As the Senate considers S 2363, the Bipartisan Sportsmen's Act of 2014, we want to express our grave objections to inclusion of Section 108 ("Annual Permit And Fee For Film Crews Of 5 Persons Or Fewer.") This provision directly threatens the Constitutionally protected First Amendment right of a free press to gather news.
Organizations objecting to this provision include the Society of Environmental Journalists, the Society of Professional Journalists, the National Press Photographers Association, the Radio Television Digital News Association, the Reporters Committee for Freedom of the Press, and the American Society of Media Photographers.
We urge you to amend the bill by striking the entirety of Section 108, so that the issue of media access to public lands can be thoughtfully considered and any problems with media access to public lands can be addressed with carefully drafted legislation. Not only does the current Section 108 threaten to cut off news media access to public lands, but is so sloppily drafted that it could have other unpredictable and harmful results.
It has long been established practice that news media have unfettered access to public lands to report important natural resources stories, to the extent consistent with the government's conservation mission and the enjoyment of the resource by others. A television news crew should not need a permit and a two-day waiting period to report on a wildfire racing across a National Forest unit. As currently drafted, Section 108 could prevent the media and the public from getting news about how federal government agencies are managing these taxpayer-owned and -funded resources.
To detail the flaws of Section 108 more specifically:
- It requires permits and fees for news-gathering on federal lands
- It contains no explicit exemption from fee-and-permit requirements for news media
- It does not define, and makes no attempt to define, "commercial filming." Precisely what is "commercial" is left open to arbitrary interpretation
- It applies to "filming," but does not define that term in any way, leaving digital video, among other media subject to complete uncertainty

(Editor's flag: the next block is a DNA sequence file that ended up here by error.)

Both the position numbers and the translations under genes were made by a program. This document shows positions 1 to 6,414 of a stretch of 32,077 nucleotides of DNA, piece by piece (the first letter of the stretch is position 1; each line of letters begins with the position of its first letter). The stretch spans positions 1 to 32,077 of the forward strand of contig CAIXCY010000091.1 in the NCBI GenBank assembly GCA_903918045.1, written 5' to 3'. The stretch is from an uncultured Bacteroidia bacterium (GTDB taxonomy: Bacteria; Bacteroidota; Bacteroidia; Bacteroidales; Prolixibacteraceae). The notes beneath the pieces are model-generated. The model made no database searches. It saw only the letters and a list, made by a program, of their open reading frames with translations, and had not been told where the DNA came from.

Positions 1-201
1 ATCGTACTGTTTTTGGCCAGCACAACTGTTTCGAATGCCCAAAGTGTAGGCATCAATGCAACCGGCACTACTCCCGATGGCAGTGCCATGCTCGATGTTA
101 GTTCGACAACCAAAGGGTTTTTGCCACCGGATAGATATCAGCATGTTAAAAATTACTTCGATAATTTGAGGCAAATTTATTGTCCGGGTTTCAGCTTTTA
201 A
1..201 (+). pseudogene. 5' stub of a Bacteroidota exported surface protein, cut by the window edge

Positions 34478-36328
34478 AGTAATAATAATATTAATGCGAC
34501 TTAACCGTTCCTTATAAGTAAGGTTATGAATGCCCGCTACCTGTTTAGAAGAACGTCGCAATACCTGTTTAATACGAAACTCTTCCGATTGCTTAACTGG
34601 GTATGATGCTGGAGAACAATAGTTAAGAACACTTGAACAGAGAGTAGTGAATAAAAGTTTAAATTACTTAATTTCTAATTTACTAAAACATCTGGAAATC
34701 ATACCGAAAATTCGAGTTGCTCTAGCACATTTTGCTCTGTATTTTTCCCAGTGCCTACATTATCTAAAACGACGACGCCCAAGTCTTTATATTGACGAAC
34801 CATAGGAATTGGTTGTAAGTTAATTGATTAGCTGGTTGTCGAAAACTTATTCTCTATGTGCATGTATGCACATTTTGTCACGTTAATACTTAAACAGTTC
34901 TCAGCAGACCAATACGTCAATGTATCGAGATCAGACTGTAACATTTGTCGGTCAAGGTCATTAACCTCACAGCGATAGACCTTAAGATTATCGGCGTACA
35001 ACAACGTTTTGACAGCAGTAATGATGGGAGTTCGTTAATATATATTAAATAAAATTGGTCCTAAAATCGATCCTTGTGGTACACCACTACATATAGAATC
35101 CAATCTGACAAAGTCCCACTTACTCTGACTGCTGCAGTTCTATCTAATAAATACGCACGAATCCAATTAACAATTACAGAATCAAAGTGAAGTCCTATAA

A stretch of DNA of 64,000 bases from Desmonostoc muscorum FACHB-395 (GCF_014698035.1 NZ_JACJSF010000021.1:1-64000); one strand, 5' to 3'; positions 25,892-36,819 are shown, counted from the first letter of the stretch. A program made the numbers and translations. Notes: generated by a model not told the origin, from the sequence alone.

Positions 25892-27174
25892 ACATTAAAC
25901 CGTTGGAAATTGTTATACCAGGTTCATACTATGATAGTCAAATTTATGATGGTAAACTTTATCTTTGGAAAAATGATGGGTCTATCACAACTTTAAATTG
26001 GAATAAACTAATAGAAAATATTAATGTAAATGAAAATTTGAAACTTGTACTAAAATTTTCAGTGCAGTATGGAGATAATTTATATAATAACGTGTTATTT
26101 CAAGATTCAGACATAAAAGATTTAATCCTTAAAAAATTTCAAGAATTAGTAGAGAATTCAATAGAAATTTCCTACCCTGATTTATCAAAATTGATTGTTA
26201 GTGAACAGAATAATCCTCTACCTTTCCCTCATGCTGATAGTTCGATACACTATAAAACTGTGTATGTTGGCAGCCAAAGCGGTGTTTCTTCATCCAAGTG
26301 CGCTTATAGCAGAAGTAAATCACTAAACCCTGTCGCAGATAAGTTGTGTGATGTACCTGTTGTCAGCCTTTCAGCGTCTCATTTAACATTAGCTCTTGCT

- It includes vague and general language subject to unpredictable interpretation ("commercial filming activities or similar projects ")
- The 48-hour advance notice requirement would keep news media from covering breaking news
- It does not resolve the underlying vague, overly broad and uncertain language of Public Law 106-206 itself, or the implementing regulations
- It provides the possible imposition of arbitrary and capricious authority to deny meaningful press access under a finding that “the activity poses health or safety risks to the public.”
If Section 108 is allowed to remain in the bill as passed by the Senate, it could be matched in conference with even more harmful language that is in a bill (HR 2798, H. Rept. 113-335, Part 1) reported by the House Committee on Natural Resources.
Section 108 is not germane to the purpose of the underlying bill, which is to increase sportsmen's access to public lands. To include it in the bill would amount to legislative sleight-of-hand that lulls the public into unawareness of what Congress was doing.
We urge you to amend S 2363 by striking Section 108.
Beth Parke, Director, Society of Environmental Journalists (SEJ)
Joseph A. Davis, Director, SEJ WatchDog Project
David Cuillier, National President, Society of Professional Journalists (SPJ)
Mickey H. Osterreicher, General Counsel, National Press Photographers Association (NPPA)
Charles W. L. ("Chip") Deale, CAE, Executive Director, NPPA
Mike Cavender, Executive Director, Radio Television Digital News Association (RTDNA)
Bruce D. Brown, Executive Director, Reporters Committee for Freedom of the Press (RCFP)
Victor S. Perlman, General Counsel and Managing Director, American Society of Media Photographers (ASMP)